Work is part of the human calling (Genesis 1:28; 2:15; Colossians 3:23; 2 Thessalonians 3:10). Generativity is a portion of what gives our lives a sense of meaning and purpose. Christians are also expected to be self-sacrificial, at times giving beyond themselves. However, nowhere in the Bible does God equate our acceptability or our identity with our work. And nowhere does God command or condone working so hard that we become burned out. Rather, our work is to be energized by Him. He demonstrated the importance of rest on the seventh day of creation and with the Sabbath command (Genesis 2:2–3; Exodus 20:8–11; Mark 2:27). After one particularly busy time, Jesus invited His disciples away from the crowds for a time of rest (Mark 6:31). Jesus said to come to Him with our burdens and take His yoke instead. He also gave us the Holy Spirit who can give us discernment in what tasks to say “yes” to.

Moses would have burned out, but for the wise counsel of his father-in-law, Jethro. The story is found in Exodus 18:14–23. Moses thought he was doing the will of God by sitting as judge and hearing the people’s cases. However, Jethro rightly recognized that this was not a job for one man to handle alone. Eventually, Moses would burn out, and the people would be left unsatisfied. To avoid burnout, Moses had to accept that not every need was meant to be filled by him. God charged Moses with leadership, not with performing every duty. Jethro advised Moses to delegate the task of judging the nation to other trustworthy men. That way, the people were provided justice, others had an opportunity to participate in God’s plan, and Moses’ need for personal care was met.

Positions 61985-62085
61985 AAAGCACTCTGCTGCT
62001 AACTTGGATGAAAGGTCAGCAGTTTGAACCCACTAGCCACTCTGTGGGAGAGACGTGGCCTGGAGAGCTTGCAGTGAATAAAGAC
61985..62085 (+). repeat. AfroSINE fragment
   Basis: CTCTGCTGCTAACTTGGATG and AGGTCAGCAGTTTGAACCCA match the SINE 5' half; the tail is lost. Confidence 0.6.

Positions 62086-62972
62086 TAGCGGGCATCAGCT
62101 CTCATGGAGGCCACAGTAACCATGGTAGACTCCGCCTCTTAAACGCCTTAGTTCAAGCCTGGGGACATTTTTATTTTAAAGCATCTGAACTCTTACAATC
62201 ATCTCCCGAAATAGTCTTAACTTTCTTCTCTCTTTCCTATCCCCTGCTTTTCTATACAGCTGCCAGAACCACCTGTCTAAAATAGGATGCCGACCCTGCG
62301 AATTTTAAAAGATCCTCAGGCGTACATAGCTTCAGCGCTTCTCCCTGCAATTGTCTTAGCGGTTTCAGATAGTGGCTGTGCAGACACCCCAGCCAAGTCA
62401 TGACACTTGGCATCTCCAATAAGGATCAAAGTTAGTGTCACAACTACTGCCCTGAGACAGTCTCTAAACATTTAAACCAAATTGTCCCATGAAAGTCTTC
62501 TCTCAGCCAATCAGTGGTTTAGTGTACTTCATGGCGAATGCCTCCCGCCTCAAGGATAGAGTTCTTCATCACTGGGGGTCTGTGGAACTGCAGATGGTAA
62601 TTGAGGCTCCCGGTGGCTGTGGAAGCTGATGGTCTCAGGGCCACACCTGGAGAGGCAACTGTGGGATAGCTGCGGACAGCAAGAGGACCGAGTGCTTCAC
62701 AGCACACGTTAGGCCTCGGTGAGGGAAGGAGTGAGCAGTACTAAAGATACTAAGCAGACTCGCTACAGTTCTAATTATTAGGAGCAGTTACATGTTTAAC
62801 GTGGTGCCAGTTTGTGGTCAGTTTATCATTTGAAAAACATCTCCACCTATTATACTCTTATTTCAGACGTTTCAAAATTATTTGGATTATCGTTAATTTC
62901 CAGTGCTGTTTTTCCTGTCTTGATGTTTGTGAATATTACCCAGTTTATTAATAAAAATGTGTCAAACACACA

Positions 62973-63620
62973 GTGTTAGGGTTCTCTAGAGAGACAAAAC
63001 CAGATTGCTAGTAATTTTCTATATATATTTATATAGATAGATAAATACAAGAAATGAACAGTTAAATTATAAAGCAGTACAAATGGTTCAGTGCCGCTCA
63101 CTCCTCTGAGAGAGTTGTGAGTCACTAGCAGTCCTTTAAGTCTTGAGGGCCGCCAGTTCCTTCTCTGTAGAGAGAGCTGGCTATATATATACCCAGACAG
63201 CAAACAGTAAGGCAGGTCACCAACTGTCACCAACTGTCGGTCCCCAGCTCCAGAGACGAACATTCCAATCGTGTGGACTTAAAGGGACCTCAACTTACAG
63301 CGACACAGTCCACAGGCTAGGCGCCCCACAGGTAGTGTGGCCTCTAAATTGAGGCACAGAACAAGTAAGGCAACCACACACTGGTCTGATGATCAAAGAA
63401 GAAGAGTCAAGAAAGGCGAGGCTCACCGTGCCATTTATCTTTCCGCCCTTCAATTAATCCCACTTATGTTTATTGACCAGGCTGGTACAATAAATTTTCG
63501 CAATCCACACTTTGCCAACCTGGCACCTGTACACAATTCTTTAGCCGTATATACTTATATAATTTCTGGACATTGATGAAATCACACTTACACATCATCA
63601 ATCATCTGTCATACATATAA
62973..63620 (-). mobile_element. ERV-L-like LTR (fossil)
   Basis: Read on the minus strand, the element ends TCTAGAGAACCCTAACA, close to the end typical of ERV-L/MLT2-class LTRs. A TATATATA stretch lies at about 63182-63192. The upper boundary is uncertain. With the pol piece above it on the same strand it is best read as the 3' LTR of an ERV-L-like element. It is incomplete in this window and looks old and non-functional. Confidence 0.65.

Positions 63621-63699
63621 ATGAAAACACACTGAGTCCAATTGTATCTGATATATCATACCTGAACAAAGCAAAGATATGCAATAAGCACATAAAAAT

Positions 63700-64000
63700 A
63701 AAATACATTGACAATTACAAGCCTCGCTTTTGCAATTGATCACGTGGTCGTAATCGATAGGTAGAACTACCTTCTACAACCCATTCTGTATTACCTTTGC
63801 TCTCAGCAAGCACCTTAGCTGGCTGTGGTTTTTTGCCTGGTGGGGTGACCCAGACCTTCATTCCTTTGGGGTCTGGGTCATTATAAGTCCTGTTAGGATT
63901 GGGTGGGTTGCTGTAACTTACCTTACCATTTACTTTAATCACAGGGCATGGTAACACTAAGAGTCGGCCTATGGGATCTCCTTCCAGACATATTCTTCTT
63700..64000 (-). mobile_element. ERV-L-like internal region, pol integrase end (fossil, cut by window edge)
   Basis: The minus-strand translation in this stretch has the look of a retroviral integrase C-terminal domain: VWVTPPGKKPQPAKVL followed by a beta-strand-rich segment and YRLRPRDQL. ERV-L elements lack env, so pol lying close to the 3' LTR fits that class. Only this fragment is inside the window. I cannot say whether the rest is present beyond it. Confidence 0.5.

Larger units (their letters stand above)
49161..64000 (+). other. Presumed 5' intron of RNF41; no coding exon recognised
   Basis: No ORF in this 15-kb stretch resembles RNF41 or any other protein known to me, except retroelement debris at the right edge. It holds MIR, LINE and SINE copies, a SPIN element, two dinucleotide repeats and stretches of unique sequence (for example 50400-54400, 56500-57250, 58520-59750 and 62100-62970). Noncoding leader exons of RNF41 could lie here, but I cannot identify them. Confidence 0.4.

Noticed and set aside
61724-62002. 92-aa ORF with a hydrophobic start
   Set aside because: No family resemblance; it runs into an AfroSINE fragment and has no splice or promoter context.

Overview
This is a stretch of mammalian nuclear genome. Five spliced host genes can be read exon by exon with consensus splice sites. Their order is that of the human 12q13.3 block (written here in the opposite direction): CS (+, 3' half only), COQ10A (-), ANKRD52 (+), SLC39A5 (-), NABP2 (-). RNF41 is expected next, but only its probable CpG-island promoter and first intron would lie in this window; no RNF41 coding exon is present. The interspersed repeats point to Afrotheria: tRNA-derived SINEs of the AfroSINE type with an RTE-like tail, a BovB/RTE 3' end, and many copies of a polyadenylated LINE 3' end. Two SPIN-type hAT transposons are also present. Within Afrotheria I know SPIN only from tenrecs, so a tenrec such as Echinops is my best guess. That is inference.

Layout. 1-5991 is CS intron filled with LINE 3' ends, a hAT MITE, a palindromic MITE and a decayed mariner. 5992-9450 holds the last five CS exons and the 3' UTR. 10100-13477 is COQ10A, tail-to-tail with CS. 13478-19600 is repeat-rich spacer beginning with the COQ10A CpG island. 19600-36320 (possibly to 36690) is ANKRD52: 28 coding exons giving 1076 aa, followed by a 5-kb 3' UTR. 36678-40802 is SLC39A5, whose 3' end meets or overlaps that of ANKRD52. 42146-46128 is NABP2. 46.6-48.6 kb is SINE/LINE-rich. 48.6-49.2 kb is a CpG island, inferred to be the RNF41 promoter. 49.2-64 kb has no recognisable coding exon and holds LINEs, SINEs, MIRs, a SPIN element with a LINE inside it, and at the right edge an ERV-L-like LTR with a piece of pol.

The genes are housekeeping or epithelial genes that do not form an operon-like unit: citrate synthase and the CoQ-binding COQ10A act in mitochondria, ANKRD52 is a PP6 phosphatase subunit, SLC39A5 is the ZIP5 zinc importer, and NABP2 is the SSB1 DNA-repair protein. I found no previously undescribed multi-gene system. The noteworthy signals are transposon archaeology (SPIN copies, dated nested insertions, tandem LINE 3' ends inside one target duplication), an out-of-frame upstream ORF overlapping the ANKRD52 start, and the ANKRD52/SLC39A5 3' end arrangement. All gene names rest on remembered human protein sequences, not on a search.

The apostles in the early church also wisely delegated some tasks in Acts 6:1–6 when they appointed deacons to help bear the burden of the ministry to the church. Jesus provides rest for our souls and boundaries for our schedules. He also gives us a community to help carry out the work He has prepared for us. The Body of Christ is meant to function as a whole, each member helping carry the others’ burdens, and all resting in Christ (Galatians 6:2; Ephesians 4:16; Romans 12:6–8; 1 Corinthians 12:7, 27; Hebrews 4:9–11).

The author of Hebrews wrote, “And let us run with perseverance the race marked out for us, fixing our eyes on Jesus, the pioneer and perfecter of faith. For the joy set before him he endured the cross, scorning its shame, and sat down at the right hand of the throne of God. Consider him who endured such opposition from sinners, so that you will not grow weary and lose heart” (Hebrews 12:1b–3). To persevere—to continue in our calling without burning out—we must remain focused on Jesus. Or, to use another metaphor, we must stay connected to the Vine (John 15:1–17). This is good biblical and psychological advice. In some studies, avoiding burnout has been linked with spiritual well-being. The better we feel spiritually, the less likely we are to experience burnout. When we are in vibrant relationship with God and receiving our fill from Him, we are less likely to push the boundaries God has set for us or to work ourselves beyond what He would ask. We are more apt to recognize what God is calling us to do and what He is not calling us to do. God equips us for what He calls us to (Hebrews 13:20–21; Ephesians 2:10). When God continually fills our spirit, it is impossible to dry up and burn out.